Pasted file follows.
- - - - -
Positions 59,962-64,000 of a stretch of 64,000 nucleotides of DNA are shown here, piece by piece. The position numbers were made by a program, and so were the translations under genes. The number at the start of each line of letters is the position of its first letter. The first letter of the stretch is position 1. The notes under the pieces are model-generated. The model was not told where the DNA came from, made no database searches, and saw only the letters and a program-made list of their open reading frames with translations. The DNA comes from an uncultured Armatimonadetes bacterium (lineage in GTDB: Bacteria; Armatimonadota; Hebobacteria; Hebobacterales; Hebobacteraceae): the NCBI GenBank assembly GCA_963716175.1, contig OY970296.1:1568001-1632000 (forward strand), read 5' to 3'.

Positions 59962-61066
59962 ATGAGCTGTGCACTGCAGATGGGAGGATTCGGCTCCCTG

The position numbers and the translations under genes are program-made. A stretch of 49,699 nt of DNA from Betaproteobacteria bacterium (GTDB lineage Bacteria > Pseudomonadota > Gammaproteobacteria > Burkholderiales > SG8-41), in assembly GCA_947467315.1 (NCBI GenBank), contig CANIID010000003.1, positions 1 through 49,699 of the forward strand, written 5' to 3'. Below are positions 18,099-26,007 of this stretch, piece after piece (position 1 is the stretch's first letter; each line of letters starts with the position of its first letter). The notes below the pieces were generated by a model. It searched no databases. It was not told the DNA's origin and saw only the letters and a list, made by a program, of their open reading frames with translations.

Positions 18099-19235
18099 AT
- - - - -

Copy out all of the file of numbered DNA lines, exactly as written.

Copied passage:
Positions 59,962-64,000 of a stretch of 64,000 nucleotides of DNA are shown here, piece by piece. The position numbers were made by a program, and so were the translations under genes. The number at the start of each line of letters is the position of its first letter. The first letter of the stretch is position 1. The notes under the pieces are model-generated. The model was not told where the DNA came from, made no database searches, and saw only the letters and a program-made list of their open reading frames with translations. The DNA comes from an uncultured Armatimonadetes bacterium (lineage in GTDB: Bacteria; Armatimonadota; Hebobacteria; Hebobacterales; Hebobacteraceae): the NCBI GenBank assembly GCA_963716175.1, contig OY970296.1:1568001-1632000 (forward strand), read 5' to 3'.

Positions 59962-61066
59962 ATGAGCTGTGCACTGCAGATGGGAGGATTCGGCTCCCTG

The position numbers and the translations under genes are program-made. A stretch of 49,699 nt of DNA from Betaproteobacteria bacterium (GTDB lineage Bacteria > Pseudomonadota > Gammaproteobacteria > Burkholderiales > SG8-41), in assembly GCA_947467315.1 (NCBI GenBank), contig CANIID010000003.1, positions 1 through 49,699 of the forward strand, written 5' to 3'. Below are positions 18,099-26,007 of this stretch, piece after piece (position 1 is the stretch's first letter; each line of letters starts with the position of its first letter). The notes below the pieces were generated by a model. It searched no databases. It was not told the DNA's origin and saw only the letters and a list, made by a program, of their open reading frames with translations.

Positions 18099-19235
18099 AT